In each case, given the bin-level copy ratios (.cnr) and segments (.cns) for a sample, the log2 ratio value of each segment is subtracted from each of the bins it covers, and several estimators of spread are calculated from the residual values. The output table shows for each sample:

  • Total number of segments (in the .cns file) – a large number of segments can indicate that the sample has either many real CNAs, or noisy coverage and therefore many spurious segments.
  • Uncorrected sample standard deviation – this measure is prone to being inflated by a few outliers, such as may occur in regions of poor coverage or if the targets used with CNVkit analysis did not exactly match the capture. (Also note that the log2 ratio data are not quite normally distributed.) However, if a sample’s standard deviation is drastically higher than the other estimates shown by the metrics command, that helpfully indicates the sample has some outlier bins.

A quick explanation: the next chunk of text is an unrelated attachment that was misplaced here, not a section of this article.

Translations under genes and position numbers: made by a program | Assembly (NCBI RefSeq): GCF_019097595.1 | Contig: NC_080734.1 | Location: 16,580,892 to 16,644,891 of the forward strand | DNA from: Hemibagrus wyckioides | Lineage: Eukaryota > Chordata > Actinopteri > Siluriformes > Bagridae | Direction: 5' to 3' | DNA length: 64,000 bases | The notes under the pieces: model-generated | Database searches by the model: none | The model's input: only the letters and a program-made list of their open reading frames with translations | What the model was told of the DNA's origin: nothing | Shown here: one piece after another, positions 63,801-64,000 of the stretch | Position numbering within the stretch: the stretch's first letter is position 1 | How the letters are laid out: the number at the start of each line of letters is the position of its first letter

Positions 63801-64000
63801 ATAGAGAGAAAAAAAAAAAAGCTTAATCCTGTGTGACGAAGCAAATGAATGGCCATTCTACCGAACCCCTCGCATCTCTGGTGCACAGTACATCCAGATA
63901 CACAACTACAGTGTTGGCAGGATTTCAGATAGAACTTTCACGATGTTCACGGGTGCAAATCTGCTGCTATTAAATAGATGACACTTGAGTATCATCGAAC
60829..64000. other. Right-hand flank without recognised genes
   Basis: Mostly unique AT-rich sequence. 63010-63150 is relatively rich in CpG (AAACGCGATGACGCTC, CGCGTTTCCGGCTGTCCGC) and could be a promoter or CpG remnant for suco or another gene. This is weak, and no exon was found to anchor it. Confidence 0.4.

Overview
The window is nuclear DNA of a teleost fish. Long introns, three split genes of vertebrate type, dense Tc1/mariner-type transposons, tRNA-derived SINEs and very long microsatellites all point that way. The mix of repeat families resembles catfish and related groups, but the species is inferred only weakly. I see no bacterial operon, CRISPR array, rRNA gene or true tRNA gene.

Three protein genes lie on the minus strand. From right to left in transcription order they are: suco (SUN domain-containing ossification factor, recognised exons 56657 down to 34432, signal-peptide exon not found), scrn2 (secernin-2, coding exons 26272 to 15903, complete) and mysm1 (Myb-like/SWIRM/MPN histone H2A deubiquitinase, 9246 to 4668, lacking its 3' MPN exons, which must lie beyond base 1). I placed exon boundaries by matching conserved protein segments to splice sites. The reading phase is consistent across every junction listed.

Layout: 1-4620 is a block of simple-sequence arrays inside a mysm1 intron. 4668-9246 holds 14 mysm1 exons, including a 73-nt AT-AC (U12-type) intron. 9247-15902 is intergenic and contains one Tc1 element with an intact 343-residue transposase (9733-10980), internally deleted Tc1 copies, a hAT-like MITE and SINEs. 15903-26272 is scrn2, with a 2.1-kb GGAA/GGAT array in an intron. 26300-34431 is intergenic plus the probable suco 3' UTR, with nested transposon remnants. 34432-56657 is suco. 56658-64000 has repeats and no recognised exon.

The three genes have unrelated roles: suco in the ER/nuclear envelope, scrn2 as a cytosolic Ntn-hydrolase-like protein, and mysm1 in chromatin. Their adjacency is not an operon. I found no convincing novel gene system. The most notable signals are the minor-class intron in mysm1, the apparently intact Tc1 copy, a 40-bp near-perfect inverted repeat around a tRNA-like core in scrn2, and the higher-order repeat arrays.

• Median absolute deviation (MAD) – very robust against outliers, but less statistically efficient.
  • Interquartile range (IQR) – another robust measure that is easy to understand.
  • Tukey’s biweight midvariance – a robust and efficient measure of spread.

Note that many small segments will fit noisy data better, shrinking the residuals used to calculate the other estimates of spread, even if many of the segments are spurious. One possible heuristic for judging the overall noisiness of each sample in a table is to multiply the number of segments by the biweight midvariance – the value will tend to be higher for unreliable samples. Check questionable samples for poor coverage (using e.g. bedtools, chanjo, IGV or Picard CalculateHsMetrics).